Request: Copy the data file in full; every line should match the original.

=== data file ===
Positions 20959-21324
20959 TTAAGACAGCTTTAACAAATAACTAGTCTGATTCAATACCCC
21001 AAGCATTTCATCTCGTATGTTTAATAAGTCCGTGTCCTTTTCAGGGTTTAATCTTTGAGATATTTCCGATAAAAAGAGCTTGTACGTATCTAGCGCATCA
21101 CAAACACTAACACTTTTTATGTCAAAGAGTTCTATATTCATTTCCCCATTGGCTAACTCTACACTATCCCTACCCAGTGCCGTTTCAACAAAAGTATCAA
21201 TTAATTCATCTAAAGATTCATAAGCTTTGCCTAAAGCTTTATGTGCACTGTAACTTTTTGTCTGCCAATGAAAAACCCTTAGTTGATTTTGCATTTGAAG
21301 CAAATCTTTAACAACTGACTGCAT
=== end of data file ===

Positions 20959-21324
20959 TTAAGACAGCTTTAACAAATAACTAGTCTGATTCAATACCCC
21001 AAGCATTTCATCTCGTATGTTTAATAAGTCCGTGTCCTTTTCAGGGTTTAATCTTTGAGATATTTCCGATAAAAAGAGCTTGTACGTATCTAGCGCATCA
21101 CAAACACTAACACTTTTTATGTCAAAGAGTTCTATATTCATTTCCCCATTGGCTAACTCTACACTATCCCTACCCAGTGCCGTTTCAACAAAAGTATCAA
21201 TTAATTCATCTAAAGATTCATAAGCTTTGCCTAAAGCTTTATGTGCACTGTAACTTTTTGTCTGCCAATGAAAAACCCTTAGTTGATTTTGCATTTGAAG
21301 CAAATCTTTAACAACTGACTGCAT